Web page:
Japan Floods and Heavy Rain Leave at Least 55 Dead, Dozens Missing

Dozens dead and missing as 'historic rains' and floods hit Japan

Dozens dead and missing as 'historic rains' and floods hit Japan

The Japan Meteorological Agency says three hours of rainfall in one area in Kochi prefecture reached an accumulated 26.3 centimeters (10.4 inches), the highest since such records started in 1976.

Torrents of rainfall and flooding battered a widespread area in southwestern Japan on Saturday, with local media casualty reports climbing quickly.

Authorities warned landslides could strike even after rain subsides as the calamity shaped up to be potentially the worst in decades. The front then remained in one place for an unusually long time, the JMA said.

Thirteen were confirmed dead in Hiroshima Prefecture.

Throughout the hard-hit areas, rivers swelled and parked cars sat in pools of water.

In Okayama prefecture, rescue workers flew in helicopters over areas that are still under flood water and otherwise unreachable, looking for signs of life.

At an emergency meeting to deal with the disaster at his office in Tokyo, Prime Minister Shinzo Abe called for all-out search and rescue efforts. Evacuation orders had been issued to more than 360,000 people, the prefecture said in a statement.

Elsewhere, work crews tried to clear multiple small landslides that coated roads, rendering them virtually impassable.

People wait to be rescued on the top of a house nearly submerged in floodwaters caused by heavy rains in southwestern Japan. And two young girls and their mother died after they were sucked into a mudslide in the same region.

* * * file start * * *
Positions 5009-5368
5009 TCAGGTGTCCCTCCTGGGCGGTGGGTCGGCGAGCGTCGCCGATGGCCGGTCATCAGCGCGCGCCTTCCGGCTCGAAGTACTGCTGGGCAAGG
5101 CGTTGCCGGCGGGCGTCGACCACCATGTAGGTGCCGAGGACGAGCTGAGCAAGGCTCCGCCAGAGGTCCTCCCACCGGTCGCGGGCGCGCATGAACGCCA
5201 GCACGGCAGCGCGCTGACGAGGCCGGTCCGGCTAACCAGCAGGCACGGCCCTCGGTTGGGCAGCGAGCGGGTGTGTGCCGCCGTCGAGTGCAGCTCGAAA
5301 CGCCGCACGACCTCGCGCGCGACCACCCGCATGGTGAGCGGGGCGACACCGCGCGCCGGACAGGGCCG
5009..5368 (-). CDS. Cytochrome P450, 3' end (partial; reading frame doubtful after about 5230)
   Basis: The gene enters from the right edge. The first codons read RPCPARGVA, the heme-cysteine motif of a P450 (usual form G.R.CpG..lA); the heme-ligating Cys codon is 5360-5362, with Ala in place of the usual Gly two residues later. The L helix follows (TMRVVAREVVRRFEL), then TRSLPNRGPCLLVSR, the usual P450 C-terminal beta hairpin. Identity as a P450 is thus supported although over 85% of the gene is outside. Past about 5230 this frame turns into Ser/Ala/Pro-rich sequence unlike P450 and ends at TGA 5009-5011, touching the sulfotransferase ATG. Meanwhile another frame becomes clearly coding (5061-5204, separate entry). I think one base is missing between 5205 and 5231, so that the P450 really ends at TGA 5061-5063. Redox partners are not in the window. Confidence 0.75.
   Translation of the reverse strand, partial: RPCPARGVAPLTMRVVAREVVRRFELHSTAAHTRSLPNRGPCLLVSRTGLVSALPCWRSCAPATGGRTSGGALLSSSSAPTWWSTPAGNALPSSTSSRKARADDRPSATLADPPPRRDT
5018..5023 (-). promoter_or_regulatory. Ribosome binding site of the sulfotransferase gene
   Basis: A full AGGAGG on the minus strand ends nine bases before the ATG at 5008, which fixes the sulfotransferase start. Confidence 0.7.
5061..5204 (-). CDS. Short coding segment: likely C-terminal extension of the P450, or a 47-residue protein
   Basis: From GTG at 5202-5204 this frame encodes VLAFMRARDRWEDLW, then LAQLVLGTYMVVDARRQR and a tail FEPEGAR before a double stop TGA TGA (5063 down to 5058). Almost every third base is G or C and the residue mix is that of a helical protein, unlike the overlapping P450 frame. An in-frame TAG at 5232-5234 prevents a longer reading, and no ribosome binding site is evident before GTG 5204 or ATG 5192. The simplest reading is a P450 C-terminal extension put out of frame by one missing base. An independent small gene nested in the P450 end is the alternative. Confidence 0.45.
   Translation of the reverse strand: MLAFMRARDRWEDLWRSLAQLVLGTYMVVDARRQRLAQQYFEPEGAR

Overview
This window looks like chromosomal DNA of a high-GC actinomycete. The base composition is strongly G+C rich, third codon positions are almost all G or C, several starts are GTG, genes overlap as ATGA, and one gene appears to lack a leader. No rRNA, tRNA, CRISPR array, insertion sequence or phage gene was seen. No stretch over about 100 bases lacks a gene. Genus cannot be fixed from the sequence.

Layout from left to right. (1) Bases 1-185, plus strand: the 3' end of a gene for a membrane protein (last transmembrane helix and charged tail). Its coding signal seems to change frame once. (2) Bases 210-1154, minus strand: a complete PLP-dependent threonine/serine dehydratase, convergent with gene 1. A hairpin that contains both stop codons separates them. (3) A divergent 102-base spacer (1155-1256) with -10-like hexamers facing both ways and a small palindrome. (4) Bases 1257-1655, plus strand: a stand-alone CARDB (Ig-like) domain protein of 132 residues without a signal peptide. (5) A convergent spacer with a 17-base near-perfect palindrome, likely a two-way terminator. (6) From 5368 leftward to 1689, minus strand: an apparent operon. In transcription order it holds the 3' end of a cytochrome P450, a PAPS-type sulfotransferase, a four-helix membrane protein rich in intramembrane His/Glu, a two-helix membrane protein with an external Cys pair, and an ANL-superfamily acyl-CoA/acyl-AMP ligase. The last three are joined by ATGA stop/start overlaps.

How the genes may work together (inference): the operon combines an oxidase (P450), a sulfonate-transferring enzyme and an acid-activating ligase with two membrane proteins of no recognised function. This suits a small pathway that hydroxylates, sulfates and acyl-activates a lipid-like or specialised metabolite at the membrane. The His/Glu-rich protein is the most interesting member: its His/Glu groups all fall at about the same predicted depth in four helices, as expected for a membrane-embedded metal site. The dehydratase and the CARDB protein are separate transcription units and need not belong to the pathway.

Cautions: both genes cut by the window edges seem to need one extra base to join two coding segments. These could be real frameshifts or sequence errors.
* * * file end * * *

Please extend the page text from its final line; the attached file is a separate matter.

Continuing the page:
Residents look at a flooded road in Hiroshima on July 7, 2018.

In the town of Kumano in Hiroshima prefecture, rescue workers were still digging through the dirt of a landslide that enveloped homes over the weekend, crushing some into little more than scrap wood.

Some areas have been hit by more than a meter of rainfall, according to the government, while around 48,000 troops, police and firefighters have been deployed for rescue operations, Chief Cabinet Secretary Yoshihide Suga said.

If people did not have a special reason to travel to the affected regions, they should not go, but if they really had to, they should take care and remain aware of the weather situation, MOFA advised.

"There are still many people missing and others in need of help, we are working against time", Abe said on Sunday morning.

On the ground floor of their formerly well-decorated home, the powerful flood water had ripped away the outer layer of the walls, exposing the elaborate bamboo mesh inside.

A woman who had gone missing after leaving her home in Kameoka, Kyoto Prefecture, in her vehicle was found dead in a river in Nose, Osaka Prefecture, on Friday.

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